Is it better to use fundamental analysis, technical analysis, or quantitative analysis to evaluate long-term investments?

The most common methods that investors use to analyze the benefits and risks associated with long-term investments in the stock market include fundamental analysis, technical analysis and quantitative analysis. Here's a rundown of all three.

Fundamental Analysis

The majority of investors who want to evaluate long-term investment decisions start with a fundamental analysis of a company, an individual stock or the market as a whole. Fundamental analysis is the process of measuring a security's intrinsic value by evaluating all aspects of a business or market. Tangible assets including land, equipment or buildings that a company owns are reviewed in combination with intangible assets such as trademarks, patents, branding or intellectual property.

When evaluating the broader scope of the stock market, investors use fundamental analysis to review economic factors, including the overall strength of the economy, and specific industry sector conditions.

Fundamental analysis results in a value assigned to the security in review that is compared to the security's current price. Investors use the comparison to determine whether a long-term investment is worth buying because it is undervalued or if it is worth selling because it is overvalued.

Technical Analysis

The process of evaluating securities through statistics is known as technical analysis. Analysts and investors use data on market activity such as historical returns, stock prices and volume of trades to chart patterns in securities movement. While fundamental analysis attempts to show the intrinsic value of a security or specific market, technical data is meant to provide insight on the future activity of securities or the market as a whole. Investors and analysts who use technical analysis feel strongly that future performance can be determined by reviewing patterns based on past performance data.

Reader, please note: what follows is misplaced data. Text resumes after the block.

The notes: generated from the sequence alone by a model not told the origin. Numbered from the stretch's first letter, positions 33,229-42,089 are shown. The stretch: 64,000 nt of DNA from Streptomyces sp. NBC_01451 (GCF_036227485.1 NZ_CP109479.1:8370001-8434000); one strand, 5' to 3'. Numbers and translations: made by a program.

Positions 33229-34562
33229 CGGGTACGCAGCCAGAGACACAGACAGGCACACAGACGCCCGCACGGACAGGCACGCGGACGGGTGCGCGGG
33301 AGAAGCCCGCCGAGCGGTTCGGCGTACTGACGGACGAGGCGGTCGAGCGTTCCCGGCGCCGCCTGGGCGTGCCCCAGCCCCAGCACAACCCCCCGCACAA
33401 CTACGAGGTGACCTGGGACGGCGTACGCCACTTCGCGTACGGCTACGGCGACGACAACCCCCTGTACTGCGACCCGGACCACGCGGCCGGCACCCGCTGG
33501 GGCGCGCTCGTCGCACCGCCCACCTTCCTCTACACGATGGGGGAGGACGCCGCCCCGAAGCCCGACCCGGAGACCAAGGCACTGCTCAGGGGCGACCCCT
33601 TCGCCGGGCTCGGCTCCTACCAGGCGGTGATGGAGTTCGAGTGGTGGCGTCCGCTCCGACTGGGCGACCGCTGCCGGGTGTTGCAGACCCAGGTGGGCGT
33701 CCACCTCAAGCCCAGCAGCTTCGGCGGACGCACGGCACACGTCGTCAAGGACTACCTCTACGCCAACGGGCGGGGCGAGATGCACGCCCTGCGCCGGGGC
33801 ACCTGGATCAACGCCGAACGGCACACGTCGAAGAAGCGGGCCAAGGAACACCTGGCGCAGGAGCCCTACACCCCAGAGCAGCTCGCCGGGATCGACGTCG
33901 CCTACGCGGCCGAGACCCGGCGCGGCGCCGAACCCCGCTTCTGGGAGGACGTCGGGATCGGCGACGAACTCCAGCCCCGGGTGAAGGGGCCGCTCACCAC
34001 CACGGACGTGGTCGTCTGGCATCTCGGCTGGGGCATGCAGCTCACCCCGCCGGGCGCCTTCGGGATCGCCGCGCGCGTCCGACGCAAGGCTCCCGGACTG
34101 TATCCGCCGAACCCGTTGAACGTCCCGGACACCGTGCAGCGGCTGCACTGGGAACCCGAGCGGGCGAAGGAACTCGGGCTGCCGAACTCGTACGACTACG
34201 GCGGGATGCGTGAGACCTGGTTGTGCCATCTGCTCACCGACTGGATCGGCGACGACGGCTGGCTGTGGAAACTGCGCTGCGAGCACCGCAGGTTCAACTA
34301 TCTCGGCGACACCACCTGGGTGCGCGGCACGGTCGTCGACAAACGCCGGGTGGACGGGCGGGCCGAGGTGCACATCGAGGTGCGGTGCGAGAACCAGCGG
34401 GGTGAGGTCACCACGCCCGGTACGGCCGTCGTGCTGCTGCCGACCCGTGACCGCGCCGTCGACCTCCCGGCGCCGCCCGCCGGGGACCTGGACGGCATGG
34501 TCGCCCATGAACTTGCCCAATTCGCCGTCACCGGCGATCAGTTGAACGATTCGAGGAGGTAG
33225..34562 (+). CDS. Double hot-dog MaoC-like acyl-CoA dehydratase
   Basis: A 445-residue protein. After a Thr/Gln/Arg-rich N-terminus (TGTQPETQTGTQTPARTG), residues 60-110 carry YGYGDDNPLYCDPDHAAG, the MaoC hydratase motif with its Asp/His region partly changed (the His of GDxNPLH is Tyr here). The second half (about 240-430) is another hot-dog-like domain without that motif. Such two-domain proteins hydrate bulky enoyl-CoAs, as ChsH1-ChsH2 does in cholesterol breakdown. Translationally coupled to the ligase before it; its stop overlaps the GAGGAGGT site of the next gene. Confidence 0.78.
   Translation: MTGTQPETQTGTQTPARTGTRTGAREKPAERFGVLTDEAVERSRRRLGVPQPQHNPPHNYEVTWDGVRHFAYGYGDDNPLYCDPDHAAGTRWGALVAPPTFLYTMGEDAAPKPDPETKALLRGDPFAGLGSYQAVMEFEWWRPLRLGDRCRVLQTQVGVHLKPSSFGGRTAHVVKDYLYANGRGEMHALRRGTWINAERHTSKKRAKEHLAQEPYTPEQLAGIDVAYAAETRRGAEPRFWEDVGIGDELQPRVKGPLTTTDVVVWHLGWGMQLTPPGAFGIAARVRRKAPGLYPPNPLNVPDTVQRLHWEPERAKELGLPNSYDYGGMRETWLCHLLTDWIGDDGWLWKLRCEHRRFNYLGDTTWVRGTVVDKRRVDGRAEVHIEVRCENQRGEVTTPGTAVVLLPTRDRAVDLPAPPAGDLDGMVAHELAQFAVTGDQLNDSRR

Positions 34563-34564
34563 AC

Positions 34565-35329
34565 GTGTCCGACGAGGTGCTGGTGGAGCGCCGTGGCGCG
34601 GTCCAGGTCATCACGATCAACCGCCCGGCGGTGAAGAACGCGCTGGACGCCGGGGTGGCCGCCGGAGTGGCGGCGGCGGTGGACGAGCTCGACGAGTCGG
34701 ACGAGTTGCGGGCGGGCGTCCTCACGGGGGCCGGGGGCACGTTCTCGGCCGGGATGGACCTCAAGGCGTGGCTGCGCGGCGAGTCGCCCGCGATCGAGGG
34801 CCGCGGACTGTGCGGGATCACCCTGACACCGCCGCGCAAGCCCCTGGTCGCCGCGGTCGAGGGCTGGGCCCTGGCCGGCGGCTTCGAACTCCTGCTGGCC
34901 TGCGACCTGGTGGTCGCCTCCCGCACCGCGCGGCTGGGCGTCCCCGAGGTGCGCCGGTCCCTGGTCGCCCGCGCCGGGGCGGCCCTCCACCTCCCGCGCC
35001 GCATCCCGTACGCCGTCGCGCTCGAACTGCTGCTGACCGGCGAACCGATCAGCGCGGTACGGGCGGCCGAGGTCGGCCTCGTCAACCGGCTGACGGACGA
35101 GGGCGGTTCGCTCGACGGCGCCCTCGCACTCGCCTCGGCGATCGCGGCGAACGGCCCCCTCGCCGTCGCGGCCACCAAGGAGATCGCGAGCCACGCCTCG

Technical analysis uses data from short periods of time to develop the patterns used to predict securities or market movement, while fundamental analysis relies on information that spans years. Because of the short duration of data collection in technical analysis, investors tend to use this method more in short-term trading. However, technical analysis can be a beneficial tool to evaluate long-term investments when combined with fundamental analysis.

Quantitative Analysis

Evaluation of the historical performance of a company or broad market is often done through quantitative analysis. Investors perform quantitative analysis through simple financial ratio calculations such as earnings per share (EPS) or more complex calculations such as the discounted cash flow (DCF).

The results of quantitative analysis provide insight into the valuation or historic performance of a specific security or market. But quantitative analysis is not often used as a standalone method for evaluating long-term investments. Instead, quantitative analysis is used in conjunction with fundamental and technical analysis to determine the potential advantages and risks of investment decisions.

The Bottom Line

Fundamental analysis is most often used when determining the quality of long-term investments in a wide array of securities and markets, while technical analysis is used more in the review of short-term investment decisions such as active trading of stocks. Investors use quantitative analysis to evaluate the financial stability of a company.

While some investors prefer the use of a single analysis method to evaluate long-term investments, a combination of fundamental, technical and quantitative analysis is the most beneficial.